As the language is finalized behind closed doors, most tech companies and their lobbyists are resigned to passage of the so-called Digital Markets Act. Other provisions in the DMA are aimed at the likes of

Amazon.com Inc.

and Google parent

Alphabet Inc.

The DMA’s most existential threat to Apple comes with a provision that would allow software makers access to the iPhone—through so-called sideloading—outside of the rules and payment scheme of Apple’s App Store. One recent draft of the DMA, overwhelmingly approved in December by a 642-8 European Parliament vote, included sideloading.

Apple said in a statement that the DMA will undermine its security and allow malicious actors to take advantage of sideloading. “Governments and international agencies world-wide have explicitly advised against sideloading requirements, which would cripple the privacy and security protections that users have come to expect,” Apple said in the statement.

The full effect of the sideloading provision isn’t yet clear as lawmakers work on final language defining security exceptions that could give Apple leeway to limit the scope of sideloading.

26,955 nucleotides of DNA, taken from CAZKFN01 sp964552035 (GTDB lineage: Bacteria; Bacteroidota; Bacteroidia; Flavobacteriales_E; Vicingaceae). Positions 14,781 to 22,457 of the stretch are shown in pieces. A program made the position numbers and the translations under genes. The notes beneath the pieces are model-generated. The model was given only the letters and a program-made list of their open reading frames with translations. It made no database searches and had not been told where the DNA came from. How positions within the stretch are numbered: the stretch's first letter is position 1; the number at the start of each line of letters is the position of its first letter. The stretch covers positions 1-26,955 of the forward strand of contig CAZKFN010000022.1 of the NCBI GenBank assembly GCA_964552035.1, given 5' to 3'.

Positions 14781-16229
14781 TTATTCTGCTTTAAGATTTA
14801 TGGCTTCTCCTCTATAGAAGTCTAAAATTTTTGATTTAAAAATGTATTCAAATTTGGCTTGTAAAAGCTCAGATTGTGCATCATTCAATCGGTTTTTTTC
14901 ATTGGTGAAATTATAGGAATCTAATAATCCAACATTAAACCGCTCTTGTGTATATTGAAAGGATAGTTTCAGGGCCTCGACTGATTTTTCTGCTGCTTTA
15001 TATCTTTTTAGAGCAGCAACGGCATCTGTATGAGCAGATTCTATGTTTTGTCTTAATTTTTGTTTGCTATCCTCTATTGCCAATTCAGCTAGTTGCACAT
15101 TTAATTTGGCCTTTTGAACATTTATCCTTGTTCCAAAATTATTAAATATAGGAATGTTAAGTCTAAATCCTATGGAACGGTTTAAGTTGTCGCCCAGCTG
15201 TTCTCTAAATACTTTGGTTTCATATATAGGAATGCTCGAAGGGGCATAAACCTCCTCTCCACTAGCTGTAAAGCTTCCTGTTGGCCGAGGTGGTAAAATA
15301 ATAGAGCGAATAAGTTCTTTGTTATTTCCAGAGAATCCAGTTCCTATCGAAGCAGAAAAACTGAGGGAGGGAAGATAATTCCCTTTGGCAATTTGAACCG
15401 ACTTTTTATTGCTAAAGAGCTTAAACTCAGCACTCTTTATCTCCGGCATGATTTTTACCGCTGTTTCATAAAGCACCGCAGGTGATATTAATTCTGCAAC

‘Apple…will struggle to explain why it can’t [allow sideloading] in the United States when it may soon do it in Europe.’

— Paul Gallant, Cowen & Co.

After the text is agreed upon by negotiators for the parliament and member states as early as this month, the bill is expected to be officially approved by both bodies in coming months. Based on that timeline, it would take effect early next year.

Apple has pushed back when ordered to loosen its grip over the app economy, such as by a U.S. federal judge, legislators in South Korea and antitrust enforcers in the Netherlands. Apple has responded to those orders with appeals or narrow policy changes, refraining from bigger changes that could reduce the billions it takes in from app store commissions.